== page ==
From Eternity to Here

img_1036To extinguish your total bank of knowledge on the subject of a book by page 11 can be either a good thing or a bad thing, depending on your self esteem, your habits of curiosity or your attitude about learning.  I try not to read books that I suspect will simply restate what I already know, or ones that I am predisposed to agree with. Rather I enjoy books that are a bit out of my league. I may have overshot a bit with this one.

If you have ever watched Sean Carroll’s Youtube videos, you know that his verbal speed is not much slower than 299,792,458 meters per second, which is also the known speed of light. But a book can be paused, reread, skimmed and scanned, and Carroll is one of those Richard Feynman kind of physicists that perfectly explains complex ideas that are nearly impossible for the layman to retain, much less explain to another layman. And the reader can reread as many times as it takes to get it (the pictures help, too).

The idea of time has fascinated me ever since I sat one day at a bus stop and realized that if there is no matter, there can be no time.  So what is time? In an episode of Brian Cox’s excellent series The Wonders of the Universe, Cox explains that the reason things are the way they are is because it is much more likely that they would become that way than another way. Things change from an ordered state to a disordered state because there are many more different ways to be disordered than ordered.  And this is crucial in the understanding of time and why it is important.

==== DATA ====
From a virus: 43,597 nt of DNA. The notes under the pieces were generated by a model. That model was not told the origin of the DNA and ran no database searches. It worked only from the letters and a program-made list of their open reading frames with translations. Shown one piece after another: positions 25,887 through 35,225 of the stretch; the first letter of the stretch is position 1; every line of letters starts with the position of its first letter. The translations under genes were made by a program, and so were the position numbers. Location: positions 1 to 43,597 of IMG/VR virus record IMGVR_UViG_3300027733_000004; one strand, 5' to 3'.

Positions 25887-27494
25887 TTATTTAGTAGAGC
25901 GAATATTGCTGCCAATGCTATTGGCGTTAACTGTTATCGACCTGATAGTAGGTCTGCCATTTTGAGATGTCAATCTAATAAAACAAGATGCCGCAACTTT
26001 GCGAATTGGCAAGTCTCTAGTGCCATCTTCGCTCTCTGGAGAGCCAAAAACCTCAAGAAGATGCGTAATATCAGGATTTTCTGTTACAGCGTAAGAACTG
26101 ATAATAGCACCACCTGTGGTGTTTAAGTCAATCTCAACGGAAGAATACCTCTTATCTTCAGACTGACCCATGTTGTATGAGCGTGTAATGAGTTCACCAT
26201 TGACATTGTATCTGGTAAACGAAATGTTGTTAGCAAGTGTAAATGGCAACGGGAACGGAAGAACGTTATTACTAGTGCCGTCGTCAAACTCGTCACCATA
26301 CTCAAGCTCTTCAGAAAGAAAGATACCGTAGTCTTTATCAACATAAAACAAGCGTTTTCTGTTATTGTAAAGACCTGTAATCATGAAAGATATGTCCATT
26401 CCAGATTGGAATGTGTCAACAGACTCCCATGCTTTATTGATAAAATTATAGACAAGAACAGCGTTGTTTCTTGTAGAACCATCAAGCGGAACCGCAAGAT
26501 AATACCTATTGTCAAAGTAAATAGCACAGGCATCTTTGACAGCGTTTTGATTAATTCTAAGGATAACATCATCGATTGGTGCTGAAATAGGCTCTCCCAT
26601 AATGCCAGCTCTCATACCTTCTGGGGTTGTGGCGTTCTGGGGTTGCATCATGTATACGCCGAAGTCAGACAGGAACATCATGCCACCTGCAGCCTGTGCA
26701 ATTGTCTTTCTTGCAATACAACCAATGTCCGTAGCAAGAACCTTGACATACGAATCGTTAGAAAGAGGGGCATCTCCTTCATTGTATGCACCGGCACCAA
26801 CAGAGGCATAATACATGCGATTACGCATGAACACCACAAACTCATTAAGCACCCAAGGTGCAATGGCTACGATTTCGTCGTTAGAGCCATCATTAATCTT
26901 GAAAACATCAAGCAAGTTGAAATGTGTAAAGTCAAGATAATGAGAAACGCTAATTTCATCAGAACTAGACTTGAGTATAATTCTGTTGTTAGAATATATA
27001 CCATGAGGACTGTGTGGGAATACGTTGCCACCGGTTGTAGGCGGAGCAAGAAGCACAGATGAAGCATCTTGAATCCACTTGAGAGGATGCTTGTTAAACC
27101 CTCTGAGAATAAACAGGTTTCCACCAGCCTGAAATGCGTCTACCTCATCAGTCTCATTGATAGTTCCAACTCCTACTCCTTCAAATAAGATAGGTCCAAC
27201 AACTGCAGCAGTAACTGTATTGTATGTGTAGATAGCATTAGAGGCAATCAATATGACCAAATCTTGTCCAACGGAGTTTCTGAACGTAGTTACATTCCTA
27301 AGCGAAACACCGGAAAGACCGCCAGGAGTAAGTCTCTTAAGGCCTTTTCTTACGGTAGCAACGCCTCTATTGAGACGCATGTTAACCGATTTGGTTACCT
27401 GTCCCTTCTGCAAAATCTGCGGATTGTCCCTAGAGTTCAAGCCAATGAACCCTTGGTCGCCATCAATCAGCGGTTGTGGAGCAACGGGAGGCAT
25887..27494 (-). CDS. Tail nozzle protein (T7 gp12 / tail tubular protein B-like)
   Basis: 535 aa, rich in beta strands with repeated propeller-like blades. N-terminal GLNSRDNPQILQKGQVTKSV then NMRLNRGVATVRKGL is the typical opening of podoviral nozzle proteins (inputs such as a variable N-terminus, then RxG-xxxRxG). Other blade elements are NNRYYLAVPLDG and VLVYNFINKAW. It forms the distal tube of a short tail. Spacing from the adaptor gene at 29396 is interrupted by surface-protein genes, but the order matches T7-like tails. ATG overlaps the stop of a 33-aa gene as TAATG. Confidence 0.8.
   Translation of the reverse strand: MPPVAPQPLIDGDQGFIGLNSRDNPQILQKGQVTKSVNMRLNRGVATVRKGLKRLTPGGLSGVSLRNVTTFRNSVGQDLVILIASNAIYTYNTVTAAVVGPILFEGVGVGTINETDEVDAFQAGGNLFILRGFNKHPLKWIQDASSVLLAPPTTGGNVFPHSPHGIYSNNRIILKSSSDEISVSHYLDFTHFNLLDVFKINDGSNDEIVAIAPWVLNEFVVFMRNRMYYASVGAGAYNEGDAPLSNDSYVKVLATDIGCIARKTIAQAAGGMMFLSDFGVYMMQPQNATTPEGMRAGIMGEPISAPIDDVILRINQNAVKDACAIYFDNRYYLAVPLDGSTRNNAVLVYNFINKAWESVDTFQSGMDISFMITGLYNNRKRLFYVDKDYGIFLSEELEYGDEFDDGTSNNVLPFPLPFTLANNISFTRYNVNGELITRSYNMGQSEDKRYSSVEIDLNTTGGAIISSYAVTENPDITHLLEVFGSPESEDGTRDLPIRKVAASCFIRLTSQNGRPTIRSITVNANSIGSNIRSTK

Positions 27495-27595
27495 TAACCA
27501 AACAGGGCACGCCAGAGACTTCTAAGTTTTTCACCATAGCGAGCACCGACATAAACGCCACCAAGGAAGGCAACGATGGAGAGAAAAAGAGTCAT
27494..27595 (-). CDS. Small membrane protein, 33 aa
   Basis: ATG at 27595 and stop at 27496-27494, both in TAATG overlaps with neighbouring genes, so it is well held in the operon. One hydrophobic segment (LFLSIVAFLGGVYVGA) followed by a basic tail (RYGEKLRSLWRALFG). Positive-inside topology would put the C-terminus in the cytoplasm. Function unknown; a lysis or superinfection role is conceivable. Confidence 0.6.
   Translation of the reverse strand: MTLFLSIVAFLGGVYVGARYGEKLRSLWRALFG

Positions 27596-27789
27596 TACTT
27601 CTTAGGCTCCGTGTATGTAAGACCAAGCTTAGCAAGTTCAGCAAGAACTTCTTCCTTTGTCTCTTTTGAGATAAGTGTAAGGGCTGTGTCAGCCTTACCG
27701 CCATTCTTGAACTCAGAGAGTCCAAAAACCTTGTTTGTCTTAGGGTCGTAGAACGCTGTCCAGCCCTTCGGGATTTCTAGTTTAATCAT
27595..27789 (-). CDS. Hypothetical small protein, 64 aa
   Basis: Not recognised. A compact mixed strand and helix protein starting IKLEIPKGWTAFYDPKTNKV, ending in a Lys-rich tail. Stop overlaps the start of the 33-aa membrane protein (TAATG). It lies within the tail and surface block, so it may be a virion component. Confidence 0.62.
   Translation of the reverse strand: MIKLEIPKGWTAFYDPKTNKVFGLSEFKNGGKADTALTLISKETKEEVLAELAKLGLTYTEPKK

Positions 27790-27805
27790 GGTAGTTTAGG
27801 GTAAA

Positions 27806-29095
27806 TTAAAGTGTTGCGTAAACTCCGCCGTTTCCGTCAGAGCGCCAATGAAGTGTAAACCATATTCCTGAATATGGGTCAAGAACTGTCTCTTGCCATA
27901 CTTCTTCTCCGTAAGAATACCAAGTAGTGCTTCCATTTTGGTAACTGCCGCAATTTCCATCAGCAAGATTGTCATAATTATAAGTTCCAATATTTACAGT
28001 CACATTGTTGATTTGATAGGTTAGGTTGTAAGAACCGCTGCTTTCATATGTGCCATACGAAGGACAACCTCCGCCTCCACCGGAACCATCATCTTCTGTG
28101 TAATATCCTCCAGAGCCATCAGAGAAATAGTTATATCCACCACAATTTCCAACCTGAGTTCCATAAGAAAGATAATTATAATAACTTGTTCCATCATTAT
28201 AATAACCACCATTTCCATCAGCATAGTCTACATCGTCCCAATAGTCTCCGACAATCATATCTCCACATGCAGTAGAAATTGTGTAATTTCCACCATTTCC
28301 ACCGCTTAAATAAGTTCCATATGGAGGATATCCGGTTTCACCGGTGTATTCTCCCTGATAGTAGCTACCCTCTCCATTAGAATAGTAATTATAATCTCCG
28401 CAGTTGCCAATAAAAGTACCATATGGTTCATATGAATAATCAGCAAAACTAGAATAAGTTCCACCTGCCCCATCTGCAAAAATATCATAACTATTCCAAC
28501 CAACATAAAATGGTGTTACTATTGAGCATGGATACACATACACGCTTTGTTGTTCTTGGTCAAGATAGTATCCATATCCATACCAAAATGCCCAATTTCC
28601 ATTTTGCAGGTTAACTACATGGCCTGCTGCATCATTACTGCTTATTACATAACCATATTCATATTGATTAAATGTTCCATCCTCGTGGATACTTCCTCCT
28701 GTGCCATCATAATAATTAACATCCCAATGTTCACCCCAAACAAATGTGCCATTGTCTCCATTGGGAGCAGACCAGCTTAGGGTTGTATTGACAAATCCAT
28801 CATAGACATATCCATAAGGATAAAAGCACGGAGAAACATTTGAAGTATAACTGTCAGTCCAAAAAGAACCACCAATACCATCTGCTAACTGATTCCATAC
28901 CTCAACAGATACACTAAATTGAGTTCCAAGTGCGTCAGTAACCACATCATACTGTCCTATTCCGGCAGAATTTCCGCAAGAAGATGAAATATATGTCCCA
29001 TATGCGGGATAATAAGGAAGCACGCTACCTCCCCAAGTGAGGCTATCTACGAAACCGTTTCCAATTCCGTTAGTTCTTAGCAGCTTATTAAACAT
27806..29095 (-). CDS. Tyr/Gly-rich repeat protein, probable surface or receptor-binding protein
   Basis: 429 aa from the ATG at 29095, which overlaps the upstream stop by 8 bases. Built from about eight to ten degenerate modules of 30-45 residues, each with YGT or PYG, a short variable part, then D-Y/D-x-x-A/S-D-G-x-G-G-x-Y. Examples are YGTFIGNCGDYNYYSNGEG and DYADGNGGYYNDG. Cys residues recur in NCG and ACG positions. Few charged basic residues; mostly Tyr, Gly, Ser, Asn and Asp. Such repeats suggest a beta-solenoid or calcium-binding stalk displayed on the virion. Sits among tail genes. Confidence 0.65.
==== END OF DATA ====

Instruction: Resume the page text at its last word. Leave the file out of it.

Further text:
Entropy is the number of ways that the components of a system can be rearranged without a noticeable difference.  As Brian Cox explains above, a pile of sand has high entropy, and a sand castle has low entropy.  There is no law in physics that says the sandcastle could not  be blown by the wind to form another adjacent, identical sand castle; it is only much more likely that it will not. Why is this important in relation to time?  We know now that entropy always increases over time, and the only way that we really know the difference between the past and the present is because of the processes of matter changing from low entropy to high entropy.  It is the reason we can’t remember the future, why we get old, why it’s very hard to unscramble an egg, why there is an arrow of time that goes in only one direction.  We notice change and therefore conceptualize that change with time.

I can now move on with my day, and chapter 2.

This is why I read.

 

From Eternity to Here: The Quest for the Ultimate Theory of Time

By: Sean Carroll 

Dutton, 438 pages